A report from the Prison Policy Institute found that prior to their imprisonment, incarcerated people had a median annual income about 41 percent lower than those of non-incarcerated persons of similar ages. And it’s no wonder — with the odds stacked against them every step of the way, those of socio-economically disadvantaged backgrounds are basically screwed from the minute they are stopped by the police.

And even post-incarceration, people have a hard time getting back on their feet, leading to more poverty, increasing chance of recidivism and starting the cycle all over again.

The arguments always return to an issue of money — there’s not enough money to pay public defenders higher wages. There isn’t room in the budget to pay jurors enough to make up for missing work. There isn’t enough money to hire more probation officers to help people post-incarceration.

But here’s the thing — there actually would be enough money if we spent it in the right ways.

Gap in prison, university spending reveals questionable prioritiesIn 2011, the Wisconsin budget crossed a line — literally and figuratively. For the first time, the state allocated more Read…

Let’s take a look at just one issue of spending in our beloved Dane County. In 2016, the Wisconsin State Journal reported that 128 inmates at that time at the Dane County Jail were being held because they could not afford to post bail, and those inmates were incarcerated for an average of 48 days pretrial. According to The Times News, the average cost to detain an inmate in Wisconsin is $37,994 annually, which comes out to about $104 per day, per inmate. Ipso facto, debtors’ prison costs Dane County around $4,862,545 per year.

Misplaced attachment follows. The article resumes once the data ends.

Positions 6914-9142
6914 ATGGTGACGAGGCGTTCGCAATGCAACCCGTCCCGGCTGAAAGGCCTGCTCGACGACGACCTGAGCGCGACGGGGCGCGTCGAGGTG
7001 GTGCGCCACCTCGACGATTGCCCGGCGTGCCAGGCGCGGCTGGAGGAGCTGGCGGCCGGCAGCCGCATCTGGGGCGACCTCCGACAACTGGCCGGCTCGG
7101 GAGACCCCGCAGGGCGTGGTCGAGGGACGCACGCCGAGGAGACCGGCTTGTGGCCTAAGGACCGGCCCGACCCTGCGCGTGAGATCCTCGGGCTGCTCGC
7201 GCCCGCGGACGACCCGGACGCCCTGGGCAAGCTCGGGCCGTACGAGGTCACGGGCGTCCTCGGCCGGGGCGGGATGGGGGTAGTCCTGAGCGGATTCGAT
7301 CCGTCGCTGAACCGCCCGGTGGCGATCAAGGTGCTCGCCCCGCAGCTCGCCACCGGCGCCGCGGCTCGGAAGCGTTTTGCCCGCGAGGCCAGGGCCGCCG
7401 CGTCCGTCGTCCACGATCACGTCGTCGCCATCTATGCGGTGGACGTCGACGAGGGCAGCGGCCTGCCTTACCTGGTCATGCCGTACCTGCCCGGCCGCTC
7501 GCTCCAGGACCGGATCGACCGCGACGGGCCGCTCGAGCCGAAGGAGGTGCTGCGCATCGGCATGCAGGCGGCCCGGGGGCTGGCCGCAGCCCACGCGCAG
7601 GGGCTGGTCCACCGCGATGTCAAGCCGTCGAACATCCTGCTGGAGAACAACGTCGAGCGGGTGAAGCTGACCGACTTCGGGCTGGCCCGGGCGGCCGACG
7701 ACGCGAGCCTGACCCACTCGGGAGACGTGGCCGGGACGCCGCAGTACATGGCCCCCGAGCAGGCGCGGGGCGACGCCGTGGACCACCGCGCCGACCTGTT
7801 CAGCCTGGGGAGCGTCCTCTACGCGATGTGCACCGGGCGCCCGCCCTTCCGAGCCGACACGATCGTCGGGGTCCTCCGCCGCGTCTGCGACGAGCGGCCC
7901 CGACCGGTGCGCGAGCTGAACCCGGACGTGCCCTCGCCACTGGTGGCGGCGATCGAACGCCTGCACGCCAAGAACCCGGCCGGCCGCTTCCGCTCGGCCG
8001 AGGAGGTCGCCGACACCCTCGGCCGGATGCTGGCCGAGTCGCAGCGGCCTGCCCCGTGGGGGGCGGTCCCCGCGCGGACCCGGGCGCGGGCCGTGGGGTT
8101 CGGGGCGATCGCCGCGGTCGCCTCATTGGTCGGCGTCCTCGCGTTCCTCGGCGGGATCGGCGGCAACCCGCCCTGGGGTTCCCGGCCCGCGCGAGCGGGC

We already know that the cost of incarceration is very high — that’s not new information. What’s new here, is that there is virtually no benefit to spending that money. There is a significant value to public safety, so spending money on incarcerating dangerous felons is not for nothing. But in the above cases, these people were deemed to not pose an excessive danger to society, hence the option for bail, therefore the only purpose for detaining them is to protect against flight risk. But for someone with an annual income of $15,000, certainly, a deposit of far less than a sixth of their entire yearly income would be enough to keep them in town.

This is just one example of exorbitant spending on unnecessary costs, and there are many, many more.

With all the money clearly available, it really isn’t an issue of money for the state. It’s an issue of discriminating against those without money. It’s an issue of racial injustice. It’s policing of poverty. It’s punishing people for a lifestyle that they did not choose.

The eleventh amendment says,“Everyone charged with a penal offense has the right to be presumed innocent until proven guilty according to the law in a public trial at which he has had all the guarantees necessary for his defense.” What the eleventh amendment doesn’t say is that assumed innocence comes at a hefty price.

Cait Gibbons ([email protected]) is a sophomore majoring in math with a certificate in Chinese.